Get More Done With These Three Tips That Will Save You Time

Let’s face it; you don’t have enough time to get everything done. Who does? There’s always another follow up email to send, another blog to write, another proposal to prepare. They say time is the only thing they’re not making more of, but with a few time-saving tips, you can stretch what time you have to get more done.

Automate Communications

If you haven’t heard of and constantly use, If This Then That (IFTTT), then you’re not making the most of your time managing your network. While IFTTT is a great automation tool for a variety of tasks, you’ll be hard to find a better use for it than for networking. Set a “recipe” so that every time you add a new contact to your phone or contacts, you automatically send that person a LinkedIn request. Add new contacts to a Google spreadsheet for a sort of CRM. Automatically set a reminder to follow up with a new contact in three, six and nine months. All this can be set up once and then it’s automatically set with IFTTT.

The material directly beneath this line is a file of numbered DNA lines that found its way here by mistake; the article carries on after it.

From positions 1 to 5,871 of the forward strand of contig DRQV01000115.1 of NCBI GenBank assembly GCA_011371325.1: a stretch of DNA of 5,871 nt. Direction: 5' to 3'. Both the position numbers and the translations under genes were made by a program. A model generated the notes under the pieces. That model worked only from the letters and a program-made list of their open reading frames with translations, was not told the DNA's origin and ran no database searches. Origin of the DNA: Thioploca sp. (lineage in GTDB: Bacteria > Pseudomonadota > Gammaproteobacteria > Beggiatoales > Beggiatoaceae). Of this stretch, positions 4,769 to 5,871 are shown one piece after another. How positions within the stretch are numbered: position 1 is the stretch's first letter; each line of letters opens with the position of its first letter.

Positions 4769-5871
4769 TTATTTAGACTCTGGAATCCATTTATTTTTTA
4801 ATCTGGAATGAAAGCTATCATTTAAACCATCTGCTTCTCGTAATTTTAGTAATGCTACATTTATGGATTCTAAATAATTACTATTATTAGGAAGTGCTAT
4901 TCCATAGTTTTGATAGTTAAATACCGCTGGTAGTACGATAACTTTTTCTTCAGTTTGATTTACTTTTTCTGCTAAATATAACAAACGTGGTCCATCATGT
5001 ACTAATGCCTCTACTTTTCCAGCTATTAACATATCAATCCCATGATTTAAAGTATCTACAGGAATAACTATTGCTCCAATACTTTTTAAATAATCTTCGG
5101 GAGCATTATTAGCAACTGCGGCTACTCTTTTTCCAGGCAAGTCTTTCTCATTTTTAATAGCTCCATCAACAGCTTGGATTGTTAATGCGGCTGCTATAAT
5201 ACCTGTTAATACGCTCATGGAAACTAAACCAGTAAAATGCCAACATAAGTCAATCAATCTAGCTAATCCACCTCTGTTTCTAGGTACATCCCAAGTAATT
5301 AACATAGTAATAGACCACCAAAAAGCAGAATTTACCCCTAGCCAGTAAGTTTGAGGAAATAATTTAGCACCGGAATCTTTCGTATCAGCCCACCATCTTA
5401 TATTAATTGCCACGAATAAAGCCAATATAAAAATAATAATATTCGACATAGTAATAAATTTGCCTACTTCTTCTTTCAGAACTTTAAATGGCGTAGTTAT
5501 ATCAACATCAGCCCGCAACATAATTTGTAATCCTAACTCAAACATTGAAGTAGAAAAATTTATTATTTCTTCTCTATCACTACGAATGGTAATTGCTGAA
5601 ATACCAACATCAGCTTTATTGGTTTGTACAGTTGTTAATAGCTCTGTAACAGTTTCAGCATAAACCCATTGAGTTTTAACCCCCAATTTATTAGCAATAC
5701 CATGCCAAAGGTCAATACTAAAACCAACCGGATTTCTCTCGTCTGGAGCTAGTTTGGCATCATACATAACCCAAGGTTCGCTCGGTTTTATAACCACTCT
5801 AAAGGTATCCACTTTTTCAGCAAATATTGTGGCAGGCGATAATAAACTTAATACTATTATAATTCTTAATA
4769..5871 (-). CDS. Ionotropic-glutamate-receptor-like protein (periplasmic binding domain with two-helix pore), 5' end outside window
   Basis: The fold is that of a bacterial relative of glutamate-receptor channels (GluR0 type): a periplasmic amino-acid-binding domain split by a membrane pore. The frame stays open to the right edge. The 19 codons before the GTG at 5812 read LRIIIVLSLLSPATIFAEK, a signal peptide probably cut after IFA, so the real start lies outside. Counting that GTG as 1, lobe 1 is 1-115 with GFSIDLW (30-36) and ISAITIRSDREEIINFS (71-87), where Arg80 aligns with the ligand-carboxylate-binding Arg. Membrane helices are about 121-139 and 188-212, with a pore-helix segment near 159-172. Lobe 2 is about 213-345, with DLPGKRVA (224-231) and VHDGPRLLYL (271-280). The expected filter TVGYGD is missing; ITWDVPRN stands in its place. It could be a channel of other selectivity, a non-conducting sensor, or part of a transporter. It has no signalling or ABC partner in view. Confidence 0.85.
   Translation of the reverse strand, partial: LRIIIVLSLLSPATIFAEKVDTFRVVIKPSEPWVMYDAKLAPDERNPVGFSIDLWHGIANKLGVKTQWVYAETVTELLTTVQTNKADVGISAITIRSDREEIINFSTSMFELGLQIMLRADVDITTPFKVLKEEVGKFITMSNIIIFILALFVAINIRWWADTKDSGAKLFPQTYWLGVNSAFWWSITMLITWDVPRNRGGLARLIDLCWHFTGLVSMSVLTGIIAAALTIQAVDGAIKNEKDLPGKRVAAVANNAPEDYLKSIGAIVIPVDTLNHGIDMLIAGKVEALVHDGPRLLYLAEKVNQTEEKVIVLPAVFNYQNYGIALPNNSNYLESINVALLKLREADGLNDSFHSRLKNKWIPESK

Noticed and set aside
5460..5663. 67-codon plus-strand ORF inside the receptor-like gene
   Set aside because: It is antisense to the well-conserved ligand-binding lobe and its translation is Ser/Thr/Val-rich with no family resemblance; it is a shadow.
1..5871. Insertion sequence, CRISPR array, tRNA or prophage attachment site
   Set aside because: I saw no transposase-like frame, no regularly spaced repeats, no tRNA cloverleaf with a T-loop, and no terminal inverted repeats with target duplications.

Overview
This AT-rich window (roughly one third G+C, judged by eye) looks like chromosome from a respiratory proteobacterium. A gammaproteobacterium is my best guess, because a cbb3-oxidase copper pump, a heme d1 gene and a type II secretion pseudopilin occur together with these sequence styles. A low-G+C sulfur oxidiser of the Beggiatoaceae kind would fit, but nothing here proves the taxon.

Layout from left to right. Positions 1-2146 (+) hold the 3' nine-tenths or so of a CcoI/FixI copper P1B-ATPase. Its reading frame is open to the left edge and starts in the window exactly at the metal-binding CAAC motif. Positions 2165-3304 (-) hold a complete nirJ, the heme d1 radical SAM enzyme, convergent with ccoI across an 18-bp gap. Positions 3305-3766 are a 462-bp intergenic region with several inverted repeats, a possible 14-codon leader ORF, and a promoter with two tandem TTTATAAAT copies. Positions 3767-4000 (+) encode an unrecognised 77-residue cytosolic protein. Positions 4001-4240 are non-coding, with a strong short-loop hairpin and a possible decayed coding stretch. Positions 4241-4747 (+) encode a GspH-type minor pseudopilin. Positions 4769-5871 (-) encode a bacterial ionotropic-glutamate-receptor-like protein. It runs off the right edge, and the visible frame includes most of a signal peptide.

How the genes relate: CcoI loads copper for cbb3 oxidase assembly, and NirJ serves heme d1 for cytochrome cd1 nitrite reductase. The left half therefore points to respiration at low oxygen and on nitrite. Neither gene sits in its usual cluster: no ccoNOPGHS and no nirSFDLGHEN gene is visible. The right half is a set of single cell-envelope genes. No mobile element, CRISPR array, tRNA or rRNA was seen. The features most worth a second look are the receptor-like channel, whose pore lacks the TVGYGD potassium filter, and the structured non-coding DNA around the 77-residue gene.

Prioritize Tasks

The most important task is not always clear and doing small, easy tasks over which you have a lot of control is so much easier than tackling that big monster. Tim Ferriss, author of The 4-Hour Work Week advises, “When in doubt, the most important to-do is typically the one that makes you the most uncomfortable.” He goes on to recommend starting this uncomfortable task first thing in the day, when your energy is up and ability to push through is at its highest. Remove distractions, shutting down your email if necessary, so you can focus until the task is complete. Remember to take breaks every 90 minutes or so in order to give your brain a chance to think.

Make Meetings Effective

While meetings can be useful, often they’re aren’t managed well. Now’s the time to change that. Host a standing meeting and notice how people make decisions faster. Set an agenda or goal for every meeting request and learn the art of saying “no” to those meetings that do not have a clear use or that can get done with a phone call. Finally, make meetings no more than 30 minutes. If you need prework done or discussions prior to the meeting, set those up ahead of time with clear expectations of all participants.

Time management is an art that requires practice, so what are you waiting for?

By Andrew Patricio

January 18, 2017